May 9, 2020
By Tiffany Razzano
The Board of County Commissioners approved the allocation of $257 million to life safety and economic recovery programs at their meeting Wednesday. Hillsborough County received these funds through the federal Coronavirus Aid Relief and Economic Security (CARES) Act, a $2 trillion pandemic relief package passed by Congress March 27.
Any portion of these funds not used by Dec. 31 must be returned to the United States Treasury, said Kevin Brickey, director of the county’s management and budget department.
County staff recommended Hillsborough earmark $35 to $60 million for life safety programs and $110 to $215 million for economic recovery. The goal is to provide “economic support to those suffering from unemployment or business interruptions due to COVID-19-related business closures,” Brickey said,
Initiatives that fall under the life safety category include rent, mortgage and utility payment assistance through the Rapid Response Recovery Program, and partnerships with Feeding Tampa Bay, Metropolitan Ministries and other food banks and community organizations to distribute meals and groceries to those in need.
Other programs offer direct community services like operating coronavirus testing sites, supplying protective equipment and supplies, and providing housing and shelter to those displaced by COVID-19 as well as funding for government and community facility and operational improvements “to keep the public safe and minimize any possible spread,” Brickey said.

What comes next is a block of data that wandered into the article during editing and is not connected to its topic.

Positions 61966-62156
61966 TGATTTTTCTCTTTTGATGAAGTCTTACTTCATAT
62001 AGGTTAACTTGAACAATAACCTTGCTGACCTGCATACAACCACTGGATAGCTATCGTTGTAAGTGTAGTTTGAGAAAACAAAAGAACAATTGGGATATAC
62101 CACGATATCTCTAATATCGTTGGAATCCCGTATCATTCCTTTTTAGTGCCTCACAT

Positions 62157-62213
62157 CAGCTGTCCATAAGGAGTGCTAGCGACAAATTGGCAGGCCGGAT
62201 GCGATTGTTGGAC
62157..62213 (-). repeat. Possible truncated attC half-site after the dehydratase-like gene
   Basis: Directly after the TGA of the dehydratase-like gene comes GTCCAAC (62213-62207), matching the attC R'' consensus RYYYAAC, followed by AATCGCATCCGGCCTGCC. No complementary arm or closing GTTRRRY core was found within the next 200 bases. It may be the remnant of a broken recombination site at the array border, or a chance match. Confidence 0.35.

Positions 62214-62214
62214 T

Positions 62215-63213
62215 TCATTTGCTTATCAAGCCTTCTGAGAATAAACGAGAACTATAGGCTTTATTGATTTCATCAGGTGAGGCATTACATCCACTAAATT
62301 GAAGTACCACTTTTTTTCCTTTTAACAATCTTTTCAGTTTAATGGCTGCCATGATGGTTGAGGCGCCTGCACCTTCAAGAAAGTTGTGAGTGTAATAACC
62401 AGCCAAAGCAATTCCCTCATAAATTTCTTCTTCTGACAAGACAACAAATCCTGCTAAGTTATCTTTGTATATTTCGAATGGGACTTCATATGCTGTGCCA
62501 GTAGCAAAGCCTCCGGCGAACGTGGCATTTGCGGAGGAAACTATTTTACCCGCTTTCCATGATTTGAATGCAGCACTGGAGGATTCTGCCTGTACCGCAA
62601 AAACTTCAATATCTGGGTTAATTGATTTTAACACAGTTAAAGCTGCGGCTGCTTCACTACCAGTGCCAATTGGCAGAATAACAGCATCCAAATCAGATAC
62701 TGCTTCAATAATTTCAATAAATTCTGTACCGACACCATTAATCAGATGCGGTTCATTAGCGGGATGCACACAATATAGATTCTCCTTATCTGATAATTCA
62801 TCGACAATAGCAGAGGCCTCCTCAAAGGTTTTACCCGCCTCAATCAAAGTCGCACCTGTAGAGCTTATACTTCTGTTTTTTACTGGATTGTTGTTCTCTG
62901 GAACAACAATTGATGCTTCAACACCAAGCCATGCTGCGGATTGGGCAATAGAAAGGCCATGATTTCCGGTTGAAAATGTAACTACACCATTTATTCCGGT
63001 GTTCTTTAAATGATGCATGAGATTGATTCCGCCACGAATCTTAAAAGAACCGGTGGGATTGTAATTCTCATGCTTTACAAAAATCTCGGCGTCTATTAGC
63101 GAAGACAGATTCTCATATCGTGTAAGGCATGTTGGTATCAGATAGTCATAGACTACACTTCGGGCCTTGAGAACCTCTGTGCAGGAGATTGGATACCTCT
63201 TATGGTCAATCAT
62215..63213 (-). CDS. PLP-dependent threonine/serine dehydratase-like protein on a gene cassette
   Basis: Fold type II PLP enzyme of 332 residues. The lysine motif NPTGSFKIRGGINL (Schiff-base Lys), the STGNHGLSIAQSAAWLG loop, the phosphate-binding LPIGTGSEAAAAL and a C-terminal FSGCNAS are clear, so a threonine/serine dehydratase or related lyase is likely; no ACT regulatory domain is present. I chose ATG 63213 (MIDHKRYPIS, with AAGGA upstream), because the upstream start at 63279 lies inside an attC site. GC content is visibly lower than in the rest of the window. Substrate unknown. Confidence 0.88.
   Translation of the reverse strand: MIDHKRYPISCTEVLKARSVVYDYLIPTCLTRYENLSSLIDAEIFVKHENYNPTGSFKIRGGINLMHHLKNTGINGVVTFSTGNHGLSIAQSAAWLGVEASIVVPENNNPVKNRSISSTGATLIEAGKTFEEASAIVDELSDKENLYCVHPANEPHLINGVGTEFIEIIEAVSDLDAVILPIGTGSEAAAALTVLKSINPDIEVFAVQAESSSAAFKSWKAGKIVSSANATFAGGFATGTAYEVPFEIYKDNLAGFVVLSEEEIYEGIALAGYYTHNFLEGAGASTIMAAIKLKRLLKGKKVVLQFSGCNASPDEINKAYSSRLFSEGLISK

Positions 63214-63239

There are four main programs under the economic recovery category: Workforce Training, and Accelerated Business Recovery, Back to Work and Safe at Work grants.
“What we are bringing forward to you is a combination of relief programs but also forward-looking economic recovery programs,” said Ron Barton, assistant county administrator for economic prosperity.
He added, “We want our businesses to open their doors. We want them to start providing services and commodities to our citizens and want to put people back to work.”
The programs “are structured to expedite recovery…and address and complement cracks in federal and state programs” by placing an emphasis on small businesses and businesses in disadvantaged areas, Barton said.
Between $30 and $60 million has been designated for workforce training, both individualized and training offered by businesses. This is “key,” he said, as many individuals who are out of work might not return to their prior industries. Unemployed can access these training opportunities to better position themselves for work down the road.
Safe at Work grants will assist businesses as they reconfigure their buildings and prepare their workspaces to meet social distancing guidelines and other safety protocols.
Accelerated Business Recovery grants or “kick-starting grants” are “an immediate infusion of capital for
small businesses,” Barton said. The intentions are to get “businesses opening, starting to run their business and businesses rehiring people,” he added.
Meanwhile, “Back to Work grants are crafted to get residents rehired or, in some cases, brought back from furlough,” he said.
This grant program includes mid-sized and larger companies as well as smaller businesses in hopes that they will rehire employees or create new jobs.
Commissioners unanimously approved these programs designed for the CARES Act funding given to Hillsborough, and county staff will finalize these initiatives over the next two weeks.
“We all know we’re in very uncertain economic times and the first thing we want to get across to our business community, really, is that we’re open for business,” said Commissioner Sandra Murman. “With these policies and all this help and assistance, the incentives, the grants, we’re definitely giving that message. There’s so many opportunities for a small business to recover and get back on their feet.”